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The Complete Guide To Second Hand Mountain Bikes Australia

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January 11, 2021

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The Complete Guide To Second Hand Mountain Bikes Australia

Like all things new, a shiny brand-spanking-new mountain bike is exciting! Untouched, untarnished, and top-of-the-line, the anticipation of taking it out to the trails for the first time is a real thrill.

Second-hand mountain bikes are equally shiny and can give you the exact same thrill of a new bike but with a significant difference – PRICE.

Just like buying a slightly used car can save you thousands, you should consider buying a used mountain bike for the same reason and still get a bang-good-value for your money. There is a good chance that the MTB you've been lusting for the past one year is now in the used market at a greatly reduced price.

Where To Buy Second Hand Mountain Bikes In Australia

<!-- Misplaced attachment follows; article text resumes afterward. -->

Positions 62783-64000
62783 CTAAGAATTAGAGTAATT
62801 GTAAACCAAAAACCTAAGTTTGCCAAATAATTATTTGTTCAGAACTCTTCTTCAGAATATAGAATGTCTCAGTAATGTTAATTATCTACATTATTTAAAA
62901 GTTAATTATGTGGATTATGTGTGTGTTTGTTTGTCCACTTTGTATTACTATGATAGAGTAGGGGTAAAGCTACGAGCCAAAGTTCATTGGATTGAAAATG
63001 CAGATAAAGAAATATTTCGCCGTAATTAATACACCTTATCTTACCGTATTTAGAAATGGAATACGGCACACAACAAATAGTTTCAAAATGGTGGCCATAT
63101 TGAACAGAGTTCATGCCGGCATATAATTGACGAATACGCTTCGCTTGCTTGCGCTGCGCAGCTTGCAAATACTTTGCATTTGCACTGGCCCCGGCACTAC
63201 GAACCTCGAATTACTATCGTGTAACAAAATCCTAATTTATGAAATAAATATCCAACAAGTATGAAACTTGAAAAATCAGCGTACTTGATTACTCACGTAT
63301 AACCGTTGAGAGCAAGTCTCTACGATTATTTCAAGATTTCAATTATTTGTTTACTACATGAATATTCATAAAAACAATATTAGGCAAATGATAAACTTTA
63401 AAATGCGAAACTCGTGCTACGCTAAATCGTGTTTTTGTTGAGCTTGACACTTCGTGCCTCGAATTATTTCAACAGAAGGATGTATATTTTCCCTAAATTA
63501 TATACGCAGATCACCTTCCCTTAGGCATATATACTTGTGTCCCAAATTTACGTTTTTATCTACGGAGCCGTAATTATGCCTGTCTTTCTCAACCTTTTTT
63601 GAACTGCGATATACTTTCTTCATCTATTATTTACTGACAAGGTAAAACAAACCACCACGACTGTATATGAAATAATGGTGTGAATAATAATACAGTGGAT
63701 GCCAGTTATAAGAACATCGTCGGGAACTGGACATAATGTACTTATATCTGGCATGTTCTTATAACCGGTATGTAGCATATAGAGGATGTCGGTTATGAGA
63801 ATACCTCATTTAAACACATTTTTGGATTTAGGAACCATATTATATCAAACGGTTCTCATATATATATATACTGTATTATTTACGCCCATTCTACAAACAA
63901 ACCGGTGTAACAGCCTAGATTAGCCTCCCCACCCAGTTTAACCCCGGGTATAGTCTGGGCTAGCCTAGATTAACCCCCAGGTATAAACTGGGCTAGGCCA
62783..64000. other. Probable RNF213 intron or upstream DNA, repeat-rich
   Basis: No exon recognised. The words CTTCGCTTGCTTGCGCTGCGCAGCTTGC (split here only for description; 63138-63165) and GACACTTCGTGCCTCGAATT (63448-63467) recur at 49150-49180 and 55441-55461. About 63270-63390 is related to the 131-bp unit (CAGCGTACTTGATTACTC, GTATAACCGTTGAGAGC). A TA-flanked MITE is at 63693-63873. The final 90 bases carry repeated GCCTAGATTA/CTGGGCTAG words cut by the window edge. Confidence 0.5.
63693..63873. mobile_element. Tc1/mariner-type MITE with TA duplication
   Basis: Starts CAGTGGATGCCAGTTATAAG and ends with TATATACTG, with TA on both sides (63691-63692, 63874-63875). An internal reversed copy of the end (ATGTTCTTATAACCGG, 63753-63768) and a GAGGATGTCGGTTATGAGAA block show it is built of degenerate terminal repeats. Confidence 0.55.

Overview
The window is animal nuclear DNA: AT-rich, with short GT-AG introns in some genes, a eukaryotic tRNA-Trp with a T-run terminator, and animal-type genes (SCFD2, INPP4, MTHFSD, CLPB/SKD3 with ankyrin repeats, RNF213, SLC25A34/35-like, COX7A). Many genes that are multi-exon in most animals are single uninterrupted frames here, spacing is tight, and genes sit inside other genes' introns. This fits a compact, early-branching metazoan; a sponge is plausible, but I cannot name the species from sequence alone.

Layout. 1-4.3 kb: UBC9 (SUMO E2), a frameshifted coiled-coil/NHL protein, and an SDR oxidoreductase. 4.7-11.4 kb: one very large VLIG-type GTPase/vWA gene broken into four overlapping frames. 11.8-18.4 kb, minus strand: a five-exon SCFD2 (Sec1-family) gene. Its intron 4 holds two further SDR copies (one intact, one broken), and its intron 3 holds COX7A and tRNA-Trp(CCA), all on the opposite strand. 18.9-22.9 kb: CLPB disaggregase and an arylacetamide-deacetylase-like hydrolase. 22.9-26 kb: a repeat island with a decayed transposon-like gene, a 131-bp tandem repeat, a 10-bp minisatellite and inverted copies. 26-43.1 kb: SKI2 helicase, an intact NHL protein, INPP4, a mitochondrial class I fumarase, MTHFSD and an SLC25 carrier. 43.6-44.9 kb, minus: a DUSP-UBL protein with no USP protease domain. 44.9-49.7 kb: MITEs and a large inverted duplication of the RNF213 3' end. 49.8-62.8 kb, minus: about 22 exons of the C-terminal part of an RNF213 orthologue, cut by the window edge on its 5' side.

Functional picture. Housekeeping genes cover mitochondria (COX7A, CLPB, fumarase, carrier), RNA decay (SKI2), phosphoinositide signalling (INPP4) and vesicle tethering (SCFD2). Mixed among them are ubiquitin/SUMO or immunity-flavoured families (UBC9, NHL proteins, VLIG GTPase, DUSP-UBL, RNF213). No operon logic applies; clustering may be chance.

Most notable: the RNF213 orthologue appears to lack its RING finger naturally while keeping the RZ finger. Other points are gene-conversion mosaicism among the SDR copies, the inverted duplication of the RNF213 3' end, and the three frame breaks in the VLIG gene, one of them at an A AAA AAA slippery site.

Back in the day, heck, a couple of months ago before Covid19, our advice would be a resounding brick and mortar bike shop. But, since the pandemic, more people have shifted more towards online market platforms like eBay or 99bikes. This is because:

  • of competitive prices.
  • A wider selection of bikes.
  • Detailed specification and reviews.
  • Time-Saving.
  • No pushy salesmen trying to upsell you.

However, dropping hundreds of dollars on something you haven't seen is always worrisome, especially when it's something that needs to fit you properly. So, we've reviewed some of the best places (and why) to purchase a second-hand bike online.

eBay –#1 Cheap Second Hand Mountain Bike Website

Whichever MTB you are looking for, eBay is the best place to score a great deal.

It's one of the best and most recommended sites for buying a bike online. They have all types of bikes, including BMX Bikes, Comfort Bikes, Kids Bikes, Trail Bikes, Mountain Bikes, and Road Bikes, among others. If you know exactly what you want, it's easy to narrow down the search into subcategories and brands — with everything from high-end manufacturers to more budget-friendly options; they've got something for everyone.

Alchemy – #1 Store For Second Hand Mountain Bikes Melbourne